3 Replies Latest reply on Sep 7, 2012 9:47 AM by phil_l

    does any Intel mainboard support full disk encryption?

    Tomek

      According to what Intel claims here: http://ark.intel.com/products/59044/Intel-Desktop-Board-DQ77MK DQ77MK supports Anti-Thef technology. However in its BIOS there is no option for ATA password, which is present in most laptop nowadays. On one hand Intel claims its SSDs supports full disk encryption, but on the other, there is no desktop mainboard that supports it (or maybe there is?). To me it is crucial feature, which was present in older chipsets and supported couple of years ago, now this capability seems to be gone... To me its a show stopper and forces me to wait for next generation of chipsets, with a hope that full disk encryption will get support in desktop environments...

        • 1. Re: does any Intel mainboard support full disk encryption?
          phil_l

          Hi

           

          Yes using full disk encryption of the Intel 520 SSD with a DZ77BH-55K board, it took a couple of months for Intel to fix the BIOS to support it correctly though.

           

          Regards

           

          Phil

          • 2. Re: does any Intel mainboard support full disk encryption?
            Tomek

            Thank you, is there any micro atx mainboard that supports FDE ? I'm interested especially in DQ77MK - can someone confirm successful use of full disk encryption with this mainboard? Also technical specification of  DZ77BH-55K doesn't contain information about ATA password (just user and supervisor password) - how did you set you full disk encryption in BIOS?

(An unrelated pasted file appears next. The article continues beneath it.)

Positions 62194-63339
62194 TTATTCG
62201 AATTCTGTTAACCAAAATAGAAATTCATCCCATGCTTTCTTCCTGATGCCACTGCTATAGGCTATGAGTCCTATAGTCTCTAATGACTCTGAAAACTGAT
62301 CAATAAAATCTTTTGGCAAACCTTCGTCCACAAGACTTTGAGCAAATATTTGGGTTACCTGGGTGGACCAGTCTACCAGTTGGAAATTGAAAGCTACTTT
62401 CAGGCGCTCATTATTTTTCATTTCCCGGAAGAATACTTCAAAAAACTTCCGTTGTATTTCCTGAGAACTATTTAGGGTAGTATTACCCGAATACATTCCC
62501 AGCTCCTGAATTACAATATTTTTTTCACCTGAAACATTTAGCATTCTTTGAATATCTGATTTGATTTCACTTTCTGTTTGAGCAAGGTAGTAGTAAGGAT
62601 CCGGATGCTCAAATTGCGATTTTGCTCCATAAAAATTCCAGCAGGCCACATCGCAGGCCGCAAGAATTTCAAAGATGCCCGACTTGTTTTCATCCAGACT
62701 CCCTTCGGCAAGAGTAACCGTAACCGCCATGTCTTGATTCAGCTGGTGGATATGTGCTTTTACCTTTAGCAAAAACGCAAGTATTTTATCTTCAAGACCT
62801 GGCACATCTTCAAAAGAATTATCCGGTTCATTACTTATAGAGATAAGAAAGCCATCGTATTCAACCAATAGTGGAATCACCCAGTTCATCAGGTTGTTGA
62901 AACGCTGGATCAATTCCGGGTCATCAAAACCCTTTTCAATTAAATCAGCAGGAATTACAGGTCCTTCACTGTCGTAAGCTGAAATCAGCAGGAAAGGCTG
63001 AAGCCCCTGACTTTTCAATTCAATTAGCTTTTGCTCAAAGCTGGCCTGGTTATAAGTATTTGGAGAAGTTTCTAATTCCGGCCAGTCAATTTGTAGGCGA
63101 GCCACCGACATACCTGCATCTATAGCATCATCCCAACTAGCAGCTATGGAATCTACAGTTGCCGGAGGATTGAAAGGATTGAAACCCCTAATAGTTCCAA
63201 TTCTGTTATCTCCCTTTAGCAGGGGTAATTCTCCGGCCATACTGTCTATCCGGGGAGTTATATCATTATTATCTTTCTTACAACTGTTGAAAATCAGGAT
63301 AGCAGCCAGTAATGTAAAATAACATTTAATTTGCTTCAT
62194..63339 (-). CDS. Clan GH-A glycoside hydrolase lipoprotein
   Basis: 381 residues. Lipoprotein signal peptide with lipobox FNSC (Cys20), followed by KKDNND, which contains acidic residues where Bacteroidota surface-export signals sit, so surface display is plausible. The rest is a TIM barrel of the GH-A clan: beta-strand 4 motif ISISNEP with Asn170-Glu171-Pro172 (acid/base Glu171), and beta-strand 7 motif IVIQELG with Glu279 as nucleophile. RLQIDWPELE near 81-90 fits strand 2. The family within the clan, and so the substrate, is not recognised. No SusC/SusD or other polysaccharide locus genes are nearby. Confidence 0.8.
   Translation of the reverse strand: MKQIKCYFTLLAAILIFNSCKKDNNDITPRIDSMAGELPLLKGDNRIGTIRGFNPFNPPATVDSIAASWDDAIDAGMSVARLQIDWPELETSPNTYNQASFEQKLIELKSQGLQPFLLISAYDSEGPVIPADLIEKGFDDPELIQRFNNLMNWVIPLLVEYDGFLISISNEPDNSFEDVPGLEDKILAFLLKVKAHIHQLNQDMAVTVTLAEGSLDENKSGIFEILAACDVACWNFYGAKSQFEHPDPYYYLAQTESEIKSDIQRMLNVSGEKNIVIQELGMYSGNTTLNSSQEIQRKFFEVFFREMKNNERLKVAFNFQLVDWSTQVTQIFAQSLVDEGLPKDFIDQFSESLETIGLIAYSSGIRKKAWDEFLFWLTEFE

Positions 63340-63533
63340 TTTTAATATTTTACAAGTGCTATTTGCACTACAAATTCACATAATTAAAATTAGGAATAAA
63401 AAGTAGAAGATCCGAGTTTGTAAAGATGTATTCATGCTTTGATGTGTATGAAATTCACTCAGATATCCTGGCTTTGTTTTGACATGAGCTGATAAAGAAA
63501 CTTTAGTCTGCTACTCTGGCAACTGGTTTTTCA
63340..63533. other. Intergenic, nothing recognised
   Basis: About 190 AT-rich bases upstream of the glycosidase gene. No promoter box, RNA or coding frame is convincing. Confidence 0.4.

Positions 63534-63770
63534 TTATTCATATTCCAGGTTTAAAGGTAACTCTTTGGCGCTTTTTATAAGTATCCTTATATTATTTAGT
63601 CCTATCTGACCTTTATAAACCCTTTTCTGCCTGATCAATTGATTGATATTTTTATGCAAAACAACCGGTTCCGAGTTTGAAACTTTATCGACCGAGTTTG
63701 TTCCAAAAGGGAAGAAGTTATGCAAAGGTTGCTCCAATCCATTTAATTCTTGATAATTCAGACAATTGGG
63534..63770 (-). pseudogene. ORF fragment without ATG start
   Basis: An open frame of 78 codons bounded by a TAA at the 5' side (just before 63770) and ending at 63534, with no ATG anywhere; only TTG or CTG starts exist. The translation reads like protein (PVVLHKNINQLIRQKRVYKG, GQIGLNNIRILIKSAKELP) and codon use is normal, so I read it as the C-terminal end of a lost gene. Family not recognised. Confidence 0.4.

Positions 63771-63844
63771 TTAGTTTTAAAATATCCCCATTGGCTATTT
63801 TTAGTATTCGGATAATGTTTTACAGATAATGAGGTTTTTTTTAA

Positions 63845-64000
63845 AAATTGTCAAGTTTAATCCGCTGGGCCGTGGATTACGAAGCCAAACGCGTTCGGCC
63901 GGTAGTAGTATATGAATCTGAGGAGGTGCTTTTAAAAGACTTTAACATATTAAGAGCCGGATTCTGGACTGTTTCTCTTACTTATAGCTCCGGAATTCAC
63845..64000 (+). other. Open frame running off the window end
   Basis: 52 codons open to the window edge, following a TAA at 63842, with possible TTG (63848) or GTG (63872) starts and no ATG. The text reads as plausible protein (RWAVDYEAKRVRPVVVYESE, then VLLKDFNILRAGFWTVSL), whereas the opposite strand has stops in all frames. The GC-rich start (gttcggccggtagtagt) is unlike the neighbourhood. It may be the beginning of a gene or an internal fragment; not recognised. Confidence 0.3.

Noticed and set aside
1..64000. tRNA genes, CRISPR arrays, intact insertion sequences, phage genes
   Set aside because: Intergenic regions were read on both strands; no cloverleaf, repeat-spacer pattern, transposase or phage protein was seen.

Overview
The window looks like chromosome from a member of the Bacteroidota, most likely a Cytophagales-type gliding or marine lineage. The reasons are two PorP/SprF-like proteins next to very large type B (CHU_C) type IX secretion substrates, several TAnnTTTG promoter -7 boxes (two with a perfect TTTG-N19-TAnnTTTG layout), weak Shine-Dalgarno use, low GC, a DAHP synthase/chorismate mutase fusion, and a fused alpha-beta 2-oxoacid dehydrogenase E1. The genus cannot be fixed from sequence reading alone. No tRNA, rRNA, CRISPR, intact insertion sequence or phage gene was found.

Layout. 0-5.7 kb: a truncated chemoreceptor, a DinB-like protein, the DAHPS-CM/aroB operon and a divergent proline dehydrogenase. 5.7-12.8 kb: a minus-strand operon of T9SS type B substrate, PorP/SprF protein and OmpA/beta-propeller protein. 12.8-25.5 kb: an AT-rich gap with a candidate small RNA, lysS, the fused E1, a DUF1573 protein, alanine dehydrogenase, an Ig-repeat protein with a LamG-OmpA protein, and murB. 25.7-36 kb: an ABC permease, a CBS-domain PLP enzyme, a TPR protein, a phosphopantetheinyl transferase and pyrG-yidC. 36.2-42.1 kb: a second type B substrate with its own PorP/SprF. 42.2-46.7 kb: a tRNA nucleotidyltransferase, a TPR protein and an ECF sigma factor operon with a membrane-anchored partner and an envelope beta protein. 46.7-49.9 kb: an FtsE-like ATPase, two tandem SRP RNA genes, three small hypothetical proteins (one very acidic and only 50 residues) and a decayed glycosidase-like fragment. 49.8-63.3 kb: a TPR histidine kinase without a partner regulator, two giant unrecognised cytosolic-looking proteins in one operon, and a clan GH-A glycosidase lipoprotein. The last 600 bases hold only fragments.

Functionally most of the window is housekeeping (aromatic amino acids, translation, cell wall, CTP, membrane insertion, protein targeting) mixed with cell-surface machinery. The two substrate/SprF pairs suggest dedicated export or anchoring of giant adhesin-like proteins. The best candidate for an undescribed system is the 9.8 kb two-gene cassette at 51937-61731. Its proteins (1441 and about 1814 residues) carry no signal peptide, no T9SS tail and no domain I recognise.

• 3. Re: does any Intel mainboard support full disk encryption?
              phil_l

              Hi

               

              The technical specification for the DZ77BH-55K does indeed make no mention of hard-drive passwords.  The original BIOS had the option only in the Classic BIOS screen and only then when SATA mode was set to IDE.  Someone had tried setting a hard-drive password on this flawed BIOS but it broke their motherboard and they had to have it exchanged.  This is Intel quality control that many of us have learnt to live with!

               

              With BIOS verson 83 the Master and User hard-drive passwords correctly appeared in the Visual BIOS interface.  Again, as an indication to Intel's poor quality control, no mention of this fix was made in the release notes, so it was only by chancing the newer BIOS I found it had been fixed.

               

              I think most of Intel's newer boards should have ATA security options now, but as you have found, finding the information from Intel and product specifications is useless, the only way to know for sure is user's helping other user's if you happen to find someone who has tried it and know that it works.  My next motherboard isn't going to be one from Intel.

               

              Regards

               

              Phil